Clients are the key to any Rainmaker’s success. Sometimes we make our jobs hard by focusing on the new, potential owner, rather than looking at the source we have right under our nose – our existing clients.
Here, we’re going to talk about how to network with your existing clients. Networking isn’t just about your peers; it’s also about incorporating clients in to your network. Take our Networking Quiz to see how you stack up (hint: it’s not just about LinkedIn):
1. Are your relationships a two-way street or are they all about what you want?
Networking is all about relationships, real relationships. Be prepared to give before you get and be enthusiastic about it. Business associates who develop into friends are the best networking source out there.
2. How knowledgeable are you about your networking contact’s business?
This is the only way to really recognize a potential lead for someone else when you hear about it. Find out as much as possible about those you’re networking with! Talk to them/e-mail them about potential situations where you might hear about leads of interest to them. Make sure people understand your business as well.
3. Do you always do your best for those in your network?
Networking is not an “I did my part, now it’s your turn” philosophy of doing business. Always make a sincere effort towards those in your circle. You may produce three leads to your partners’ one, but the only way to successful networking is through your best effort. Always have a sense of urgency and obligation. Those you’re working with will come to see you in those terms as well.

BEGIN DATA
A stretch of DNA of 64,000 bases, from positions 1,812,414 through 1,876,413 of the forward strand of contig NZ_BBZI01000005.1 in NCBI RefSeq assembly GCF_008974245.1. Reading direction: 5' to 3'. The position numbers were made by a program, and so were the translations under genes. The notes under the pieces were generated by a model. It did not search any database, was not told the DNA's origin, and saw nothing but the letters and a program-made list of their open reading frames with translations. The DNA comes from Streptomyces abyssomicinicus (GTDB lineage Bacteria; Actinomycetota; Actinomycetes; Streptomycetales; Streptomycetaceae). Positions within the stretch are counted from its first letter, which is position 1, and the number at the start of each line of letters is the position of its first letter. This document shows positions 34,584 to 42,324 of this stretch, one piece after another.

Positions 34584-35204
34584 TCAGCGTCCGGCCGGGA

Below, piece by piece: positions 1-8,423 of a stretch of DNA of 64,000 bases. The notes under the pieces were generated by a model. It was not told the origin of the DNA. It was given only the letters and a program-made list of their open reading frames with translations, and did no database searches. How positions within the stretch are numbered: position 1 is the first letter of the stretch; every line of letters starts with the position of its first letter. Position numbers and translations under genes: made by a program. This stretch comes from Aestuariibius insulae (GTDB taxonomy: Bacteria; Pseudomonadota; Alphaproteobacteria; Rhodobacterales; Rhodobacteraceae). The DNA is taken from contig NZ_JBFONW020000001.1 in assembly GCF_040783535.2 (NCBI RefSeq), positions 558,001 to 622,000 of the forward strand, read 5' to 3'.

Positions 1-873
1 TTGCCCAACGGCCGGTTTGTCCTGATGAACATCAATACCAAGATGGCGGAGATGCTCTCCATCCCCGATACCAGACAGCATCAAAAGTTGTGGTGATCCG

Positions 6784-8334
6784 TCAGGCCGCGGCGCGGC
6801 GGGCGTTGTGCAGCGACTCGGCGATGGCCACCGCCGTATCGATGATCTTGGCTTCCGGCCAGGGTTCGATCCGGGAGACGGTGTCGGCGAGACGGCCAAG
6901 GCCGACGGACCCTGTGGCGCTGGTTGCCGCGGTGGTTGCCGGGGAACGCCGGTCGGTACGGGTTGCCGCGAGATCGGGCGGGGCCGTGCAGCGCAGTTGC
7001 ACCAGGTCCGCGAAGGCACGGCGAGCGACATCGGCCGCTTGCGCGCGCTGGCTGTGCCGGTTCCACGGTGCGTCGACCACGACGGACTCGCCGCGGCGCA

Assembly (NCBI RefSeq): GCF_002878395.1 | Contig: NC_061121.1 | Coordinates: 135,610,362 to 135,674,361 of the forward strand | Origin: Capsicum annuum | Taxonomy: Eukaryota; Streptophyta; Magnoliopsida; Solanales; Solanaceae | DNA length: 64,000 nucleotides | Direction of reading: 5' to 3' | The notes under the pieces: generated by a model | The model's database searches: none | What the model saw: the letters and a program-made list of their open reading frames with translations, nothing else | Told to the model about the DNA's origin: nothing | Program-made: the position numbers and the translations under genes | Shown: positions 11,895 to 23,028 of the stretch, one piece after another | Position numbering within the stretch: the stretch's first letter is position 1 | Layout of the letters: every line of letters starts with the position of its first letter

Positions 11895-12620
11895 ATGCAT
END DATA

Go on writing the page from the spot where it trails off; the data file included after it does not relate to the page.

4. Do you show gratitude?
After receiving information, be sure and follow-up with a thank you. If you get the job, take your network partner to lunch (or, if they’re not local, send them an appropriate gift). Effective networking requires appreciation and recognition.
5. Do you maintain trust with your network partners?
Always determine the confidentiality of information you receive. Never share information provided by a contact with his or her competition. Always ask permission before using your contact’s name as your information source.
6. How much time are you willing to invest?
An effective network can’t be built without spending significant time doing so. Gaining a contact’s trust and developing a system of mutual assistance can’t be developed in a few days. Keeping in contact with your networking sources on a frequent, regular basis is the only way to ensure success. Be prepared to also spend time selling your contact’s services as well. Helping someone else sell is the greatest form of assistance in business networking. Even 15 minutes a day on LinkedIn can tremendously help in the growth and maintenance of your network.
7. How many owners are part of your network?
You’ll know that you are truly connected when you can name a minimum of two to four owners per targeted market sector that are trusted confidants (not just “connections”) as part of your network.
Creating a long-term client capture plan is just one of the topics covered in PSMJ's complimentary e-book The A/E Business Development Bible. This is a concise overview of the essential “must-knows” of business development, direct from PSMJ’s marketing and business development experts.